I was reading an old issue of the Leica “Fotografie” magazine and came across an interesting article titled “Photography deserves more support”. As I read the article it became obvious that the author, like just about every photographer back in the 1970s, had no inclination of the direction photography would take with the introduction of the digital medium. At that period in the comparatively short history of photography, film was King! Film as we knew it then had become the final tangible product from the inchoation of photography through Daguerreotypes, Tintype, wet plate colloidal glass plates, dry plate glass negatives, then the application of the light-sensitive emulsion onto a plastic-like base material that moved photography from a relatively immobile state to extreme portability, opening up the entire world to the camera. After many differing film formats prior to World War II, 35mm evolved as the most popular and thus ruled after WW II, with 120 rollfilm the nearest in popularity and use.
Here’s an excerpt from the article. Unfortunately the author wasn’t named, so it was probably an employee of the Leica works in Wetzlar who wrote the article.
“Anyone who is professionally involved with photography…. is generally inclined to over-value the part he himself plays, and its possible repercussions, seeing them in a distorted, unrealistic, perspective.”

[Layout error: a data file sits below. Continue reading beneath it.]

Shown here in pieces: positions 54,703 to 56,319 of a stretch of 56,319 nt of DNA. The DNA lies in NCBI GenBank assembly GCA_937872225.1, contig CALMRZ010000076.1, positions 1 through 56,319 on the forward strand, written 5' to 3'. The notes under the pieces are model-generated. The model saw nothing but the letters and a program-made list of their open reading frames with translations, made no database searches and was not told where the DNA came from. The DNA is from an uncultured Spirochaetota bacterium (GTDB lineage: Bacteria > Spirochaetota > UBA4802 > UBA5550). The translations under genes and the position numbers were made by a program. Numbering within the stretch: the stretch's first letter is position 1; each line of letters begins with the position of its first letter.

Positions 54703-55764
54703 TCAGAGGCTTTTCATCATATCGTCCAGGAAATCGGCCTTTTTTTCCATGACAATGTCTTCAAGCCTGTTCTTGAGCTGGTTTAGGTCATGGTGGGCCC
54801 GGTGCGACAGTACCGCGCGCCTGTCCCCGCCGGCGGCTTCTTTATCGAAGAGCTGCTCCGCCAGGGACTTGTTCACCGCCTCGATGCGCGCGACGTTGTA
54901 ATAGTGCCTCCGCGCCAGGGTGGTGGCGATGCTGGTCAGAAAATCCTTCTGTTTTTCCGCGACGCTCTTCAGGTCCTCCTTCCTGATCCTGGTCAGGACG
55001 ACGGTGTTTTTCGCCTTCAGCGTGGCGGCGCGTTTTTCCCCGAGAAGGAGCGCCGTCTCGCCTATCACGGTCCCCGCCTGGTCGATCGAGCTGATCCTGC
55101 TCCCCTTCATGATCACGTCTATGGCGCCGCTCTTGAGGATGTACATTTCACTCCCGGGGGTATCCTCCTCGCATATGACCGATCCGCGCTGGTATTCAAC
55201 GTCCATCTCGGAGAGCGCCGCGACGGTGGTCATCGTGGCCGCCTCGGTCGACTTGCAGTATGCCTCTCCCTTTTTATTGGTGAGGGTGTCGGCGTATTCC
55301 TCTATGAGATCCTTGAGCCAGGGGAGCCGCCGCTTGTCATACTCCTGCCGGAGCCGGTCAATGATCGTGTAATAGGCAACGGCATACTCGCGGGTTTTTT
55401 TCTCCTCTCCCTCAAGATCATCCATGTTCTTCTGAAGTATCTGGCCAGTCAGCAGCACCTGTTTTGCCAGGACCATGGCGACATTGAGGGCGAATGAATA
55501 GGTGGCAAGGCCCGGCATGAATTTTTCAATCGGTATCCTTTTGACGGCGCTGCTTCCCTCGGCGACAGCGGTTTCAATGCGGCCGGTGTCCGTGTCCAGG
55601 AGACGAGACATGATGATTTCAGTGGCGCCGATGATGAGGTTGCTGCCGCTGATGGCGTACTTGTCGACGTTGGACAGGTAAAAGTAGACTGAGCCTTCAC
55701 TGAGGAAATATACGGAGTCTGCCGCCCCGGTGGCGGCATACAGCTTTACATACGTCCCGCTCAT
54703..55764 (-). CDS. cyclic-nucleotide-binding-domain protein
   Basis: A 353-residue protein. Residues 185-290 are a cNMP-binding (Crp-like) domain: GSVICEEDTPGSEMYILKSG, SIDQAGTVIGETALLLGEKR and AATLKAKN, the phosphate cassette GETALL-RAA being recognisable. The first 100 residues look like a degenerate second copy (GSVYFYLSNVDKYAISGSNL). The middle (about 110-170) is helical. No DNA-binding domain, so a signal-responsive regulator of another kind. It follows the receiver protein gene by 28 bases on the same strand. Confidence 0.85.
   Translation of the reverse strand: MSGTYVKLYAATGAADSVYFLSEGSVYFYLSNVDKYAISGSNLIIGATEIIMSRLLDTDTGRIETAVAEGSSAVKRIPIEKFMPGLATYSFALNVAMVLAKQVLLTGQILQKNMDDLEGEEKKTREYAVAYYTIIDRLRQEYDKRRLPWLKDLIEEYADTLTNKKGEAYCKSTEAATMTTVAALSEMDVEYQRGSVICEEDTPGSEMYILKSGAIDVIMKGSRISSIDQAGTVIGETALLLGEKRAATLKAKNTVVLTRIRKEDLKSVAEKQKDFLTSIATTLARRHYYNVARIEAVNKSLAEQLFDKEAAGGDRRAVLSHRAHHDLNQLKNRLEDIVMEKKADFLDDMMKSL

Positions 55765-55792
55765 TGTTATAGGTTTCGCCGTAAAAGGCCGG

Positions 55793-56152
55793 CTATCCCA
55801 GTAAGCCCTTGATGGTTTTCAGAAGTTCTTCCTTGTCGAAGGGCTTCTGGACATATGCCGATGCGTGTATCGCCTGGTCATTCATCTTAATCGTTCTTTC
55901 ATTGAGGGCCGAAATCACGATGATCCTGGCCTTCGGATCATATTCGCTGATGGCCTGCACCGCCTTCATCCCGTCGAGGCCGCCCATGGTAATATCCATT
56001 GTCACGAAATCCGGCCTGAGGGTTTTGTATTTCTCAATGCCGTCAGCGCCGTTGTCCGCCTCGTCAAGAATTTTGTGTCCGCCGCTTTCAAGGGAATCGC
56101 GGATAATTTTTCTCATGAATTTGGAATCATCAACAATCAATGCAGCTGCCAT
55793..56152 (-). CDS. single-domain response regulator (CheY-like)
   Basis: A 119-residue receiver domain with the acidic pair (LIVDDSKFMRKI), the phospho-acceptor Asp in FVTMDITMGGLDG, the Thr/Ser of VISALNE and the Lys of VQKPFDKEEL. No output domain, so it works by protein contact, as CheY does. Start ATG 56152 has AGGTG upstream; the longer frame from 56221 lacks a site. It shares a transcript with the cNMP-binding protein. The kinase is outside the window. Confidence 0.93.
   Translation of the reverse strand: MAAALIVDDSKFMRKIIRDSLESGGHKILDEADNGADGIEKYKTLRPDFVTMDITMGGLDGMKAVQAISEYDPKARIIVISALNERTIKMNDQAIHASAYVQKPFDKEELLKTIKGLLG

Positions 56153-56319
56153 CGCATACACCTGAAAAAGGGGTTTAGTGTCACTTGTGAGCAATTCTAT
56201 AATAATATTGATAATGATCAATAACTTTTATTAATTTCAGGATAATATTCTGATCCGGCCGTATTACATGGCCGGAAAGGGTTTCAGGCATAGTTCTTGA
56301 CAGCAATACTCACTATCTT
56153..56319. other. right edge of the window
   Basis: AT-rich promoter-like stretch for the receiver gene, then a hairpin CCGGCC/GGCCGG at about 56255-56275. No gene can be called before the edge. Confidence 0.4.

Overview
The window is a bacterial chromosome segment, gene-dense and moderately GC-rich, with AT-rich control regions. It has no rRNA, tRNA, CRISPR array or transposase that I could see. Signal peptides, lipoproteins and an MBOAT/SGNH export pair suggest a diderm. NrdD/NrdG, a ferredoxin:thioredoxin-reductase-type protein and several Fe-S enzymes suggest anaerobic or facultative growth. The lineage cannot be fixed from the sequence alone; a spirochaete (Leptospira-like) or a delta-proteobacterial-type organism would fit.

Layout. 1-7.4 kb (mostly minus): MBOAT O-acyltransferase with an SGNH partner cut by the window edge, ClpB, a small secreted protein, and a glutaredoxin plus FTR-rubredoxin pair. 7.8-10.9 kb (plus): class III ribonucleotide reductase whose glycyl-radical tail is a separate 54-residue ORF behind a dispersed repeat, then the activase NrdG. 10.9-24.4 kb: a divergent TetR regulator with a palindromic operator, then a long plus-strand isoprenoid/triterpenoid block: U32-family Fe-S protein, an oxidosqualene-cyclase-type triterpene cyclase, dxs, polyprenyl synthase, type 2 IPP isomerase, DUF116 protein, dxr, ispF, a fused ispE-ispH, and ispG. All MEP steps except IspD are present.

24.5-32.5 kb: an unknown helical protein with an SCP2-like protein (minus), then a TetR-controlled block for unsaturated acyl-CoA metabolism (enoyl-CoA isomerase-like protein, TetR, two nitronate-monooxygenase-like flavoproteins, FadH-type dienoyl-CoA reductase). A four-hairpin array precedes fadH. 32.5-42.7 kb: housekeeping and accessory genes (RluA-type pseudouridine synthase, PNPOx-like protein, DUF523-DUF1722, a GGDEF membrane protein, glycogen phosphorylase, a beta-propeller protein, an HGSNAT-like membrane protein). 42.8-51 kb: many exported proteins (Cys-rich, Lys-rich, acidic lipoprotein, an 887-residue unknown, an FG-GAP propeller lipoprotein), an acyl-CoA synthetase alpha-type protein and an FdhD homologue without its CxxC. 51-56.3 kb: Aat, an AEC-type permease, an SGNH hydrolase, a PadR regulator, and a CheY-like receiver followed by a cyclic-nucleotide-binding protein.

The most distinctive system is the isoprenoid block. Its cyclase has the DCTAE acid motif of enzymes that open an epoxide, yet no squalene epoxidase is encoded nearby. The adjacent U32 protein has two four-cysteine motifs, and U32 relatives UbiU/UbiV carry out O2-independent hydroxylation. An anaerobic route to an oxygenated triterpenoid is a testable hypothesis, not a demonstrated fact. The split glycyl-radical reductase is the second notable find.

The first thing I noted was the double sexist reference to an apparent male-only world of professional photography! Please girls; don’t take issue with me on this!
The writer appears to refer to an elitist attitude on the part of anyone in the professional photographic industry; but it is true males dominated it back in 1972 albeit not exclusively.
It should also be remembered that quality 35mm cameras and film was relatively expensive back then, as was processing and printing, so not many people could afford to take hundreds or thousands of images in a year. 120 rollfilm was more expensive to buy and process and was generally the domain of the professional. Studio photographers used either or both 120 rollfilm or 4”x5” sheet film cameras and some specialists would have used 8” x 10” sheet film. Most amateurs, like me, used 35mm film and some of us developed and printed our own B&W photos, mainly to reduce the cost of having them developed and printed by photo-labs. Some of us also ventured into processing our own slides and colour photographs.
The Leica article goes on to say: “Certainly, turnover in photographic equipment, accessories, film, developers, and papers is continually growing: in some cases, in absolute figures, quite considerably.” This is quite true. The cost of a good quality camera was becoming more affordable, more models by the same manufacturers were appearing, and new accessories were coming onto the market all the time. As the writer states: “… this in turn has given a powerful impulse to photographic technology as a whole. Photography has in fact assumed quite new dimensions and produced sensational results.”